Ingrid Seymour Author Feature: Sentient Pararasites – the superpowers of ants and mice

Ignite the Shadows releases tomorrow – the debut novel from the brilliant Ingrid Seymour. To celebrate, Ingrid has written a fascinating post on a subject close to her heart: sentient parasites. To find out more order your copy of Ignite the Shadows here. Here’s what Ingrid has to say on these amazing organisms . . .640px-Ophiocordyceps_unilateralis

In Ignite the Shadows, the protagonist learns that half of the world’s population is infected with sentient parasites, which attack and eventually supplant the human brain. The creatures have slowly and over time infected half the planet, while the rest of the population goes on its merry way, unaware that their neighbours aren’t human anymore and, not just that, but are planning to become the top species on the planet.

Is it really that implausible? Is it ludicrous to think that a small organism could infect us and cause us to act against our will?

Apparently it isn’t.

Because nature is spooky and works in amazing ways that defy our assumptions about what small organisms are capable of. Spooky enough to send the imagination reeling and make us fantasize about what could be going on amongst us that we don’t realize, and what an unseen, tiny creature might do to us if it were to evolve to infect us and control our behaviour.

Take for instance the Zombie Fungus (Ophiocordyceps unilateralis) which infects ants in tropical forests. The fact that a fungus can infect an insect and alter its behavior to the point of suicide is mind-boggling. Ants with the infection abandon their colonies to find humid areas that are suitable for fungi growth, all while their intruders grow directly from the top of their heads. The poor ants’ ordeal culminates with the fungus compelling them to clasp their mandibles to a leaf until they die a few days later, releasing spores into the air.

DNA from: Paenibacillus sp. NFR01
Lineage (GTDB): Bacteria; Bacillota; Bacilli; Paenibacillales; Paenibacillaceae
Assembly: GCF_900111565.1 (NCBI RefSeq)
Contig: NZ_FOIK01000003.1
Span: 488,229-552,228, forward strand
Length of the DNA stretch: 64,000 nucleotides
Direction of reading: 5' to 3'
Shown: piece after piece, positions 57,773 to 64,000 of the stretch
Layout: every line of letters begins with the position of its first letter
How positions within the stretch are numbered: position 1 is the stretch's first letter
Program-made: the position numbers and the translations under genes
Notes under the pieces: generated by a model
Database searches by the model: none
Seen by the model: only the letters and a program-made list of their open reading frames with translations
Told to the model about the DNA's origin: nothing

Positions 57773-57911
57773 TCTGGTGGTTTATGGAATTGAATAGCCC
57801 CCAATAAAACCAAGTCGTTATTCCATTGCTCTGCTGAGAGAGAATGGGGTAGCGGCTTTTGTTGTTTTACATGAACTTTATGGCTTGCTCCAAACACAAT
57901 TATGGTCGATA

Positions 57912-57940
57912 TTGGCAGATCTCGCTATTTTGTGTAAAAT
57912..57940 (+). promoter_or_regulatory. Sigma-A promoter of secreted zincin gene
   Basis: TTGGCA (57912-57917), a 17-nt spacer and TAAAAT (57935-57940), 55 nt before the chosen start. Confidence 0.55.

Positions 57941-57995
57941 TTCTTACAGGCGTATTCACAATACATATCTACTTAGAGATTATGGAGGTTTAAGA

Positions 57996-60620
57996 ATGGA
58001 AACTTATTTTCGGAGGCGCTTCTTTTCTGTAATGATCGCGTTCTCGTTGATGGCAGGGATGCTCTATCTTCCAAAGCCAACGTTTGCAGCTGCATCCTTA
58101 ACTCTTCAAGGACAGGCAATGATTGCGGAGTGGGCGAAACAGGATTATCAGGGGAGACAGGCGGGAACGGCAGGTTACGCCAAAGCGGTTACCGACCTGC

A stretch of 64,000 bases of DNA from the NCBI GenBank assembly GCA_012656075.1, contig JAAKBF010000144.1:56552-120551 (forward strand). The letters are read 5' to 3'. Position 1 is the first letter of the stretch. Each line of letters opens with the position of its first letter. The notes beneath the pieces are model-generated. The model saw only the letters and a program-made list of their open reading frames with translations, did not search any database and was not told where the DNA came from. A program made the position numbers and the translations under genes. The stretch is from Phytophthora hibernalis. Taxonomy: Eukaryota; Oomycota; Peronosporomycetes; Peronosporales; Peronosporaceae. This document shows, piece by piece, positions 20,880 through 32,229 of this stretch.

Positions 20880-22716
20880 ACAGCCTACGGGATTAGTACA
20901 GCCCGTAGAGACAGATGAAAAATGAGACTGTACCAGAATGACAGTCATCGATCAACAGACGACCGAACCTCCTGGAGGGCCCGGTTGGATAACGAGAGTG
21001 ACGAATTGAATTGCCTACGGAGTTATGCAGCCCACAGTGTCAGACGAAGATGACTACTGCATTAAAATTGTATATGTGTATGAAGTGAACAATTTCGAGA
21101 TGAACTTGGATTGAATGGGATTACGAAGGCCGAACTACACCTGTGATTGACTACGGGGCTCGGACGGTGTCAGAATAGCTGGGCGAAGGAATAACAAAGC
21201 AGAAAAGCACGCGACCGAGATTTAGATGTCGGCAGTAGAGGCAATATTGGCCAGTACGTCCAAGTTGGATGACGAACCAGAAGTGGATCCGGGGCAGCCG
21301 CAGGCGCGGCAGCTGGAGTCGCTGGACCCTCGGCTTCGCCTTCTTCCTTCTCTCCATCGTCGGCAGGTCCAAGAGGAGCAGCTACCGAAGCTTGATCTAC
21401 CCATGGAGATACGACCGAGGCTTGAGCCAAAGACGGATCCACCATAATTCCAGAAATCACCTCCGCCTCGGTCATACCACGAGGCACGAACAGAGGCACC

copyright airwolfhoundflickrCreepy enough?

Then what about mice? Would altering the behavior of small rodents until they suddenly think that they’re friends with the neighborhood cats be a more impressive feat? I think so, especially when that feat is performed by an unicellular organism. This is just what Toxoplasmosis does. The infection overrides a mouse’s basic survival instinct, causing the rodent to be less afraid of predators, specifically cats. But the most amazing thing is why they do this. Well, it turns out that these parasites can only reproduce inside a cat’s gut, so getting Jerry to be eaten by Tom helps complete their life cycle.Ignite

Wild, isn’t it? Wilder still is the fact that toxoplasmosis infects a third of the world’s human population and that several studies associate certain disorders and correlate suicidal behavior with the infection. That’s pretty scary stuff.

We may be at the top of the food chain, but the possibility of being at the mercy of some minute organism is terrifying and, consequently, just what Ignite the Shadows is all about.

Happy reading!


Ingrid Seymour

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